Newton W. Penny
Newton W. Penny, more familiarly known as "Tip" Penny, a nickname given him by an uncle when quite young, was born at Henderson, lake Ontario, May 6, 1842. His father, James Penny, was an old whaler and sailed out of Portland, Maine, as master of whaling vessels for many years. He was also in the United States man-of-war Bainville, and was supposed to have been killed at the battle of Roanoke Island. His father shipped before the mast on a whaling vessel from Portland, and returned as her captain.
The great-grandfather of our subject was a soldier in Washington's army. He died about the time the war of 1812 broke out, and his eldest son, Miles (great-uncle of our subject), migrated from the State of Delaware to the town of Henderson, Jefferson Co., N.Y., at that time known as Salsbury's Mills, which were then situated on Stony creek. He there engaged in business as a country merchant. When the war of 1812 began he enlisted in the same, and helped build the ship New Orleans, which stood so many years in Sacket's Harbor.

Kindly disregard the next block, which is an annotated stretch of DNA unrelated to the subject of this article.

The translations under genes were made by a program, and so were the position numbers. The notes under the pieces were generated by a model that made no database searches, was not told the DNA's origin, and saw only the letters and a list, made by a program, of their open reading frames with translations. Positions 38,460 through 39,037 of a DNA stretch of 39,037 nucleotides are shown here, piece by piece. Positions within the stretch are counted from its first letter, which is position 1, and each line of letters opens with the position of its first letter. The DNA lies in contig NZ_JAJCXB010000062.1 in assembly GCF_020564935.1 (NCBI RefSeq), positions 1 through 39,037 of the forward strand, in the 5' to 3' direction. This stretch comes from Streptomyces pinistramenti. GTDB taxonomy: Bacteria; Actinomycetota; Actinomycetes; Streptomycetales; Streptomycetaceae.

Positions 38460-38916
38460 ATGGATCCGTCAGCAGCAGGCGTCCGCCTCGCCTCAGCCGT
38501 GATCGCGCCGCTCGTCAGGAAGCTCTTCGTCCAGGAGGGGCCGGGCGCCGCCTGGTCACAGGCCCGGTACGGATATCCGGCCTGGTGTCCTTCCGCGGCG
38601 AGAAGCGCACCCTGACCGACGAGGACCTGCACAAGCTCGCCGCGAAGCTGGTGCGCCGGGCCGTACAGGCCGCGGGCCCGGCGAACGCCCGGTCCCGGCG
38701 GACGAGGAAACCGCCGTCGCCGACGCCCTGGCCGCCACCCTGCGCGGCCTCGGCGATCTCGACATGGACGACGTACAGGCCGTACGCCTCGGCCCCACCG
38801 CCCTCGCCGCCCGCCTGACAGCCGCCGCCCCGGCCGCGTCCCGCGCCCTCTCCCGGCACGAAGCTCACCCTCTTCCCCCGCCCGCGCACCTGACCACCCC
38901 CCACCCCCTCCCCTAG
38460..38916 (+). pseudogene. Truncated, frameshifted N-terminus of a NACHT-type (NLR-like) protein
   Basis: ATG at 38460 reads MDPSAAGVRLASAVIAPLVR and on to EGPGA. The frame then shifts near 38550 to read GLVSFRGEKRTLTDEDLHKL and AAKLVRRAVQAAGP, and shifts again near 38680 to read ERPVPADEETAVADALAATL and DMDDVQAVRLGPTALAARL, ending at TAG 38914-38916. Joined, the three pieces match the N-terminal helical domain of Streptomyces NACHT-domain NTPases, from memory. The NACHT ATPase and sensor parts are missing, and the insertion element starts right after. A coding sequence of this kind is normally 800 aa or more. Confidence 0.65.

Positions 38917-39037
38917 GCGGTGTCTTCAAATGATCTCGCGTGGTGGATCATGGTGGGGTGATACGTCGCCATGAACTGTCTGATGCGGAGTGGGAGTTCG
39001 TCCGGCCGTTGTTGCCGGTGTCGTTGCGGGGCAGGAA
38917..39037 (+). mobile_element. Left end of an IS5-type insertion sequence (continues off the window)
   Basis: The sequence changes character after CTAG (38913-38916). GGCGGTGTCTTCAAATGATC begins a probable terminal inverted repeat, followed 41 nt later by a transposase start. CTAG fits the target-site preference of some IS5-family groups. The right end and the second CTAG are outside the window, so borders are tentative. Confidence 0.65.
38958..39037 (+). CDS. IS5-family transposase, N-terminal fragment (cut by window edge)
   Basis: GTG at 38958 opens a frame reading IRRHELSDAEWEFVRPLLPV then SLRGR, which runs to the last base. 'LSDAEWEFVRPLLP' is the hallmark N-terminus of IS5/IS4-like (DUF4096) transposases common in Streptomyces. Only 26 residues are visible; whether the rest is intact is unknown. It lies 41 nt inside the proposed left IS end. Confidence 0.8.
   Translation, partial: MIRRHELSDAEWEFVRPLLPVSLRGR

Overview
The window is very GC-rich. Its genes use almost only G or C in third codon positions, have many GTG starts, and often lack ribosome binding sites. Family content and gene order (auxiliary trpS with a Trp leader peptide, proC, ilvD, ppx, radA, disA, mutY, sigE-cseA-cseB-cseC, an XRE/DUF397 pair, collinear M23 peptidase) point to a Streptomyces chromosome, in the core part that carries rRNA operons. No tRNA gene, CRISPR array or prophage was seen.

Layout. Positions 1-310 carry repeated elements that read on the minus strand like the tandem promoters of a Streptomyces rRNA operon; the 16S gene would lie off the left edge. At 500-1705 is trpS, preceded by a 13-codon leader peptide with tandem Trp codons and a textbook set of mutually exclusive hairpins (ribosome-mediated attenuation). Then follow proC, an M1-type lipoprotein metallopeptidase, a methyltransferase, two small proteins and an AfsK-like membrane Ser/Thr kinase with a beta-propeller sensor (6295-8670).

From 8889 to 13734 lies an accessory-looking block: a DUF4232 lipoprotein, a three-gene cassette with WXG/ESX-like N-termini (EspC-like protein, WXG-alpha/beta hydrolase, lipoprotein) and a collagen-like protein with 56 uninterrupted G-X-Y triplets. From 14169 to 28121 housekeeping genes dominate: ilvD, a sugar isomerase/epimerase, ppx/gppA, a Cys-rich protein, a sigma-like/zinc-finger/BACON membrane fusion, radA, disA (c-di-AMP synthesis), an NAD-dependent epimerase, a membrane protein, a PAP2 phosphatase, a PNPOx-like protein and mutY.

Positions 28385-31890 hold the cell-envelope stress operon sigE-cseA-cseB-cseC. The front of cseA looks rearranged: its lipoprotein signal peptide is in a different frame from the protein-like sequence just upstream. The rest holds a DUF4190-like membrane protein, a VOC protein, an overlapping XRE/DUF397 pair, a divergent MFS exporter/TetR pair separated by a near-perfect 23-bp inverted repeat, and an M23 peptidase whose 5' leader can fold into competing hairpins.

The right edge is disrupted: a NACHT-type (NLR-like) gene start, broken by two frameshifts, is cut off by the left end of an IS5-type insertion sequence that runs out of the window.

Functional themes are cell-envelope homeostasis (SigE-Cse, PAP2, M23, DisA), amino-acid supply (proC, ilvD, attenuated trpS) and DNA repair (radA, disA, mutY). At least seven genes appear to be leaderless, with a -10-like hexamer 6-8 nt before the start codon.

Amos Penny (grandfather of Newton W. Penny), was a hunter and trapper, and also cleared a farm on Stony creek, on which he lived and died. James Penny, father of our subject, married Elvira White, his cousin, her father and his mother being brother and sister. She was daughter of James White, who migrated from Delaware about the same time as the Pennys. James White was a carder and started a mill on Stony creek, which still stands there and is used as a gristmill to-day. James White's sister, Sally White, married Captain Pickron, of salt-water fame, who after the war of 1812 started to build lake schooners at Sacket's Harbor. Among the first he built was the schooner Saltello, and his wife's sister's children - Foster, Burton, Alburto, and James - all took positions on her, the first as mate, Burton before the mast, Alburto as cook, and James as second mate. The Welland canal opened about that time, and two men by the name Smith and Bishop having started a distillery near Henderson, they loaded the Saltello with whisky, bound for Chicago; when they reached Welland canal, however, Captain Pickron found the schooner too large to enter the locks, and the misfortune drove him insane, he immediately cutting his throat. The Penny boys sent word to their aunt by stage coach asking what they should do with the schooner. Her reply was "Proceed at one to Chicago with Cargo." Neither of them had ever been to Chicago, nor knew the route there, but Foster Penny took command and set out for Chicago which place they were over a month in reaching. The vessel was 500 tons burden, and there was not water enough in the Chicago harbor to admit the vessel at that time, so they took their cargo ashore one barrel at a time in their yawl boat. They loaded the vessel with grain and landed it at Oswego, it being the first grain unloaded there from Chicago. Captain Pickron was involved in debt, and his creditors seized the vessel, which was sold to Capt. George Westcott, who retained the Penny boys in their former positions. Burton Penny was later master on the Western Transportation Company's boats for twenty-five years, and was in the steamer Idaho for fifteen consecutive years.